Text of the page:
The dollar and the world economy
Dec 19th 2007
From the Economist Intelligence Unit ViewsWire
Why the dollar should stabilise next year
The global economy, already beset by financial market turmoil and slowing US growth, is now confronted by the risk that the gradual decline of the US dollar could run out of control. In addition to the weakening outlook for the US, there are fears that central banks could suddenly move to dump their huge dollar reserves or that Middle Eastern countries could abandon their pegs to the dollar. Our baseline scenario is for the dollar to stabilise in 2008 before beginning to appreciate. But a US recession or other factors that could lead to a loss of confidence in the dollar pose major risks to this scenario. A dollar crisis would be very damaging for the global economy, making the expected slowdown much deeper and more protracted.
The financial market turmoil that begun in August has put serious pressure on the US dollar: by end-November the dollar had fallen by some 6% since August against a trade-weighted currency basket tracked by the US Federal Reserve. Dollar weakness is not a new issue: the currency has lost a quarter of its value against a broader range of currencies over the past five years. However, there are fears that, in the current environment, the dollar's decline could turn into a rout.
Much of the reason for the dollar's decline lies in economic fundamentals: notably the large US current-account deficit, which reached 6.2% of GDP in 2006. Dollar weakening has been accelerated partly by the cyclical divergence between the US (where growth is weakening owing to the fallout from the subprime mortgage mess) and the rest of the world (where growth remains robust), and by the associated widening of interest rate differentials following cuts by the US Federal Reserve. The subprime debacle and ensuing turmoil on credit markets have also hit the dollar because uncertainty centres on dollar-denominated assets and confidence in the resilience of the US financial system has been shaken. Net private capital inflows into the US have weakened sharply since August.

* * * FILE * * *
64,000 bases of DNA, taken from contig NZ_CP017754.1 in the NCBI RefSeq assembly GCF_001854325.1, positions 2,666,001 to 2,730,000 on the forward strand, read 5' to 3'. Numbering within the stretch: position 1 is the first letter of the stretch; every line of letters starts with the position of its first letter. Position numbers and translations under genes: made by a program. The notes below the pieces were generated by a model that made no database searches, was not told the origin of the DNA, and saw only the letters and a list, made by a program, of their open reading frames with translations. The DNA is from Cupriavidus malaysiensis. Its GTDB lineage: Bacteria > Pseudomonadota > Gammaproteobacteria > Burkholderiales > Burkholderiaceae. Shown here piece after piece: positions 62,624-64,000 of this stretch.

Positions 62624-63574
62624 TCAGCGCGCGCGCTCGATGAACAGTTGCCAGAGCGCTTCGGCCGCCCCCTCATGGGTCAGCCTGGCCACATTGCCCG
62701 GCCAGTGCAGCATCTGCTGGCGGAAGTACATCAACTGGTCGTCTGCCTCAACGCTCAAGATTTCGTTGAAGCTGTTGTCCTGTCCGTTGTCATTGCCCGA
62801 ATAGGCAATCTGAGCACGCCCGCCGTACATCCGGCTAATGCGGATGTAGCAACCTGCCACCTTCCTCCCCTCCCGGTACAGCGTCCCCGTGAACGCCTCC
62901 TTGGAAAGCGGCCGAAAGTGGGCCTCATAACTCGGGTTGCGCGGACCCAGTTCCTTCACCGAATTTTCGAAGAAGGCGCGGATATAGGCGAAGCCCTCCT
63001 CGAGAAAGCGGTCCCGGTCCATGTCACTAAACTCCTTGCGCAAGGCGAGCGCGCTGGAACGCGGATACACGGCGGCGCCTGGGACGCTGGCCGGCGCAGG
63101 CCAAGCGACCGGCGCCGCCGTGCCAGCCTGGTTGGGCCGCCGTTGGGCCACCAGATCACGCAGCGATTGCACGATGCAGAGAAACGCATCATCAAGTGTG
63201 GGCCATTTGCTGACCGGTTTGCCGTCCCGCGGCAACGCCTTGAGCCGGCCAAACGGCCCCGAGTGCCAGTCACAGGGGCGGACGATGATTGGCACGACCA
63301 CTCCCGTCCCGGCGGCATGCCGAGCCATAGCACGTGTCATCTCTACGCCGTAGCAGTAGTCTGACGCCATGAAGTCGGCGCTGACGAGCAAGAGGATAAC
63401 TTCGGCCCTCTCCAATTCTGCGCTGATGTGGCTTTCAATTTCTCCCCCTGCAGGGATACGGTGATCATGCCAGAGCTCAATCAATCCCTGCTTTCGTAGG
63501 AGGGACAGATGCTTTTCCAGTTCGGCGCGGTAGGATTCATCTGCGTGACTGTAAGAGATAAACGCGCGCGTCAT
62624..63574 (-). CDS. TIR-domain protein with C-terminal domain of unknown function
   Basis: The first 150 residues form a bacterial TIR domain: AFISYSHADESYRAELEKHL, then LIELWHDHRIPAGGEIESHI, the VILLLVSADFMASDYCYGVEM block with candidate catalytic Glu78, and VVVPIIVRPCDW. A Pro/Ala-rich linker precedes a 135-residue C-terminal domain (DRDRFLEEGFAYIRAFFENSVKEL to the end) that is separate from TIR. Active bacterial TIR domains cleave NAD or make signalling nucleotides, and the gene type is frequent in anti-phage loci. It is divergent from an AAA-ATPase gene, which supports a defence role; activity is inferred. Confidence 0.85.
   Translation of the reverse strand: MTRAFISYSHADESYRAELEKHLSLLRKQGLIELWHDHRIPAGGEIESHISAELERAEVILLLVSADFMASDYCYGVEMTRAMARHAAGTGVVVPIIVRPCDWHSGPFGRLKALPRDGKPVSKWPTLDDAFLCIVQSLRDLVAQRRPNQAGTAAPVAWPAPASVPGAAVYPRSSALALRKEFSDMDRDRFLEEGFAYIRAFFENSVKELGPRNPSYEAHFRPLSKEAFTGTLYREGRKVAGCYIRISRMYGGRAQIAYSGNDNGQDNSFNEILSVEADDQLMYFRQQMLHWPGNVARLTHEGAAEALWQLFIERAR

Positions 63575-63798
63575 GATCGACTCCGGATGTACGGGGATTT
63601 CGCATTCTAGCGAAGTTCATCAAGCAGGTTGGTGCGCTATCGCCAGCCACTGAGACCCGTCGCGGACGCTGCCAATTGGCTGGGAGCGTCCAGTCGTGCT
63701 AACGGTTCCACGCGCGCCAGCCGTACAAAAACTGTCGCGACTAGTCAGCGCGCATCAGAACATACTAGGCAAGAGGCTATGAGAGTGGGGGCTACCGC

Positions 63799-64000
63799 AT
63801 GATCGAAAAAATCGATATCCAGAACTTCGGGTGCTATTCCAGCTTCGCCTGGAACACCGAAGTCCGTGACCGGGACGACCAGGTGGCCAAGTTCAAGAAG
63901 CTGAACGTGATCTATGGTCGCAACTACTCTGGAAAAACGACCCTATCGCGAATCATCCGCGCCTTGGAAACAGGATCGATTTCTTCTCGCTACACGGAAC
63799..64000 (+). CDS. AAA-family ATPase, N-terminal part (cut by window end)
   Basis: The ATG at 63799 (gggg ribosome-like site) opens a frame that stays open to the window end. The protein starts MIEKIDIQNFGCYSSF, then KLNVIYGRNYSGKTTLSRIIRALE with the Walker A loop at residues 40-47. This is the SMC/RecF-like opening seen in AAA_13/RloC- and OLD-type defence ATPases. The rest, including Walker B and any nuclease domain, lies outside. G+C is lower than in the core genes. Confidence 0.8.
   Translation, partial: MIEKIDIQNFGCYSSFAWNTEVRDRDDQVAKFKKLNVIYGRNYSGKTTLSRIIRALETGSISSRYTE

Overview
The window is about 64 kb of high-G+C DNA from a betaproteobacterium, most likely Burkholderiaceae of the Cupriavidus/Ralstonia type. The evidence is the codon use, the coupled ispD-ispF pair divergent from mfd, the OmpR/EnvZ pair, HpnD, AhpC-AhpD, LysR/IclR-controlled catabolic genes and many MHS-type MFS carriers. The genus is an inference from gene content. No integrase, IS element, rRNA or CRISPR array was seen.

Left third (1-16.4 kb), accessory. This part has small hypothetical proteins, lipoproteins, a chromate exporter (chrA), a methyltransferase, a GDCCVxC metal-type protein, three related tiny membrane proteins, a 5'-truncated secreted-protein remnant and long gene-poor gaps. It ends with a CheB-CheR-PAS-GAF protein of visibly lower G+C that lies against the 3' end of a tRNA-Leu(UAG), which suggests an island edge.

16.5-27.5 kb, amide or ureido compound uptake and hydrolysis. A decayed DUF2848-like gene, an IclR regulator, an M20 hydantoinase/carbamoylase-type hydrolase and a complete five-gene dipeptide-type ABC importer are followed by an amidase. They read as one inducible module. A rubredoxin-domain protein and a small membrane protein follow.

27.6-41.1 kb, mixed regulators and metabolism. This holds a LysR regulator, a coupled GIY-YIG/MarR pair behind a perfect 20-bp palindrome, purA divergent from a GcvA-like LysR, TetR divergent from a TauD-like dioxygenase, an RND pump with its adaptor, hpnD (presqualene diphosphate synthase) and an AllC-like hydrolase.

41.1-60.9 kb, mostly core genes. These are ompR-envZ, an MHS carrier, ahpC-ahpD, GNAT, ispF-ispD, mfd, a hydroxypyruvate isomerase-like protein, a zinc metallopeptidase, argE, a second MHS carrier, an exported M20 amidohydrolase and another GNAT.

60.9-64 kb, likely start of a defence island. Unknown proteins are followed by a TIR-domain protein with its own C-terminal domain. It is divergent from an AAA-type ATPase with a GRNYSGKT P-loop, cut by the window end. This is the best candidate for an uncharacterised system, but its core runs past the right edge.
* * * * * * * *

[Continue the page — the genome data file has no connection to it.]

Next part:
Finally, current difficulties have reinforced some investors' worries about the longer-term role of the dollar as a reserve currency in the global economy. Immediate concerns are that central banks and sovereign wealth funds (SWFs) sitting on huge piles of dollars, such as China and several oil producers, could dump their dollar assets out of fear of capital losses from dollar depreciation. Similarly, there are concerns that the dollar could be hit if those central banks that currently peg their currencies to the dollar shift to different exchange-rate regimes. One reason for this, particularly for countries in the Middle East and for China, would be to ease inflationary pressures that are building as the US currency weakens.